Realtime Notifications with ActionCable

Published Jan 21, 2017Last updated Feb 22, 2017
Realtime Notifications with ActionCable

In this tutorial we're going to be adding realtime notifications into your app using ActionCable.

If you're looking for a good introduction into ActionCable then this is a decent one because we're only really using it for one way from the server side to the client side.

Getting started

So to get started we're starting with an app that has Bootstrap installed and then we created a Main controller with an index view which is where we will list our Notifications as for this example.

Before we generate our channels let's install a few things

Gemfile

# Uncomment out redis, or add it if you don't have it.
gem 'redis', '~> 3.0'

gem 'devise'

Make sure you have redis installed if you haven't already and make sure it is running.

config/cable.yml

development:
  adapter: redis
  url: redis://localhost:6379/1

Here we've configured the development to use the Redis server running locally now.

Then run bundle install and restart your rails server so the new gems and the ActionCable configuration will take effect.

Devise install

We need to then install our users with rails g devise:install and rails g devise User

Now lets generate our Notifications model

rails g model Notification user:references recipient_id:integer action notifiable_type notifiable_id:integer

Run your migrations withrails db:migrate if you're on Rails 5 or above or use rake db:migrate if you're on Rails 4.2 or below.

We're going to be referencing two users in this model because the user reference will be who did the action and the recipient_id will be who is getting the Notification.

app/models/user.rb

has_many :notifications, as: :recipient
app/models/notification.rb

belongs_to :user
belongs_to :recipient, class_name: "User"
belongs_to :notifiable, polymorphic: true

Now you can restart your rails server

rails server

app/views/main/index.html.erb

<div id="notifications">
</div>

That will be where we insert the notifications when they show up live. Now we'll generate a channel for the Notifications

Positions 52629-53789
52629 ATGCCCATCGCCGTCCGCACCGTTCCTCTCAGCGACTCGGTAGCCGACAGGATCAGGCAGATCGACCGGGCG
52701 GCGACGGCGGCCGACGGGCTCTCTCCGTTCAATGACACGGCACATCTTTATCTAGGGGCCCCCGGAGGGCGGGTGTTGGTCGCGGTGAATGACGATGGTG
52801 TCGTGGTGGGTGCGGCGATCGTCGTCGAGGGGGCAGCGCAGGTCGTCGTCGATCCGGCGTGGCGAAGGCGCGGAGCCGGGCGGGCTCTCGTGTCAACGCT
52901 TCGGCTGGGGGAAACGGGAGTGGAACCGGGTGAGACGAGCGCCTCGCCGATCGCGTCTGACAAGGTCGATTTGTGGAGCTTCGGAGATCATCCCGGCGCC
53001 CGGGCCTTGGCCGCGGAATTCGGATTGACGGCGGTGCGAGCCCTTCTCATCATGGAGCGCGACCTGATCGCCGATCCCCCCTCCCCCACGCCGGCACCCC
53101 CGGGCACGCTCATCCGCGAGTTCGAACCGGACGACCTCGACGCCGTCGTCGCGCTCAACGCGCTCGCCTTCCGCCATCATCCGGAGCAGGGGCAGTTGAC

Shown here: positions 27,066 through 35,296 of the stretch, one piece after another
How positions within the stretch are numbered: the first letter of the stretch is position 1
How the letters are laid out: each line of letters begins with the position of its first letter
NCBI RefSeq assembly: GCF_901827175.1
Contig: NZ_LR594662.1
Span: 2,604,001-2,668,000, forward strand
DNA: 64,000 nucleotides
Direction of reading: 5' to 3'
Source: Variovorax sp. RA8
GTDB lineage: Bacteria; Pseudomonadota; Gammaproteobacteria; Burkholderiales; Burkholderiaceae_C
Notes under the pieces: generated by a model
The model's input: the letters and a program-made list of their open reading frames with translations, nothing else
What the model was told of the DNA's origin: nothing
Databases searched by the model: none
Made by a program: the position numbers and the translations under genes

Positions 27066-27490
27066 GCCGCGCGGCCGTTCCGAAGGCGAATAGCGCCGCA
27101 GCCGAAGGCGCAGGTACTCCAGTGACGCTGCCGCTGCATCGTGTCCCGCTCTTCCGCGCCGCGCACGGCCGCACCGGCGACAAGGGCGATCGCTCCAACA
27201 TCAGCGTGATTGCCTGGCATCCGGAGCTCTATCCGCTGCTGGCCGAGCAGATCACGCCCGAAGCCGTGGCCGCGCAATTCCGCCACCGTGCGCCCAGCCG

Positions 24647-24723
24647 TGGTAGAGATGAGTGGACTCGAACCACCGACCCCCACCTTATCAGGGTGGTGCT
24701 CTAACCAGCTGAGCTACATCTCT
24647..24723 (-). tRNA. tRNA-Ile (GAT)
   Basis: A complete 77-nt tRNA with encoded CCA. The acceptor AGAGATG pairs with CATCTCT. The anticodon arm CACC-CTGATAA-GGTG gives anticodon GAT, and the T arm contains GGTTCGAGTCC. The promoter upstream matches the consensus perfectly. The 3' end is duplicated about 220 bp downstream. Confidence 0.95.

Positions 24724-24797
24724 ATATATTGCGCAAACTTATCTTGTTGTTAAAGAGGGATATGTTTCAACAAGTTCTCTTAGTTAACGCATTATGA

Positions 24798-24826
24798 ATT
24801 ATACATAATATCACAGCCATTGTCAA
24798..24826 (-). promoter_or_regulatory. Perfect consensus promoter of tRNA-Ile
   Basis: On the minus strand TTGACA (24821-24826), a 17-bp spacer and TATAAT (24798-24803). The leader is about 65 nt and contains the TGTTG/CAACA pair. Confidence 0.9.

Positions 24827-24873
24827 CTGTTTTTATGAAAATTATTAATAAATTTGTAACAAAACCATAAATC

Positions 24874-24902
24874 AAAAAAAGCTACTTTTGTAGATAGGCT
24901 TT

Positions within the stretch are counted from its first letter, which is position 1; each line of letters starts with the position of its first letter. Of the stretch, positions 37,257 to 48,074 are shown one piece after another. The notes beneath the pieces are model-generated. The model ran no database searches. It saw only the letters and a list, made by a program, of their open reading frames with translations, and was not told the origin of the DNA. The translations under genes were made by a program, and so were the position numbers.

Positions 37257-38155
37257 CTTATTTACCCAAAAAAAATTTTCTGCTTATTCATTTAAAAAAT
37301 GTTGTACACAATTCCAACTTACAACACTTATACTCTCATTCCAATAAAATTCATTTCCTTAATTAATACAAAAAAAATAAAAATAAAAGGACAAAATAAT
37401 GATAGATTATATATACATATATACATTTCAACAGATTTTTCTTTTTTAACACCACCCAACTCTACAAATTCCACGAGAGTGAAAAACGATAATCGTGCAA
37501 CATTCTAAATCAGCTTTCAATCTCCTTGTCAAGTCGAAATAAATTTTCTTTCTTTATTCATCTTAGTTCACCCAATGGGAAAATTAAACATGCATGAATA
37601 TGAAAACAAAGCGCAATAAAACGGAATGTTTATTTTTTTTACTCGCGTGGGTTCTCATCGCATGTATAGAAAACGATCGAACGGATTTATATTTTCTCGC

rails g channel Notifications

We'll use this to scope by the user so that when you join you'll only receive your notifications.

app/channels/notifications_channel.rb

# Be sure to restart your server when you modify this file. Action Cable runs in a loop that does not support auto reloading.
class NotificationsChannel < ApplicationCable::Channel
  def subscribed
    stream_from "notifications:#{current_user.id}"
  end

  def unsubscribed
    stop_all_streams
  end
end

Now we need to go into the connection class for ActionCable and make the current_user work with ActionCable. So let's open that up and modify it to look like so

app/channels/application_cable/connection.rb

module ApplicationCable
  class Connection < ActionCable::Connection::Base
    identified_by :current_user

    def connect
      self.current_user = find_verfied_user
    end

    protected

    def find_verfied_user
      if current_user = env['warden'].user
        current_user
      else
        reject_unauthorized_connection
      end
    end
  end
end

This prevents users from connecting to the websockets without a user account logged in.

app/assets/javascripts/channels/notifications.js

App.notifications = App.cable.subscriptions.create("NotificationsChannel", {
  connected: function() {
    // Called when the subscription is ready for use on the server
  },

  disconnected: function() {
    // Called when the subscription has been terminated by the server
  },

  received: function(data) {
    // Called when there's incoming data on the websocket for this channel
    $("#notifications").prepend(data.html);
  }
});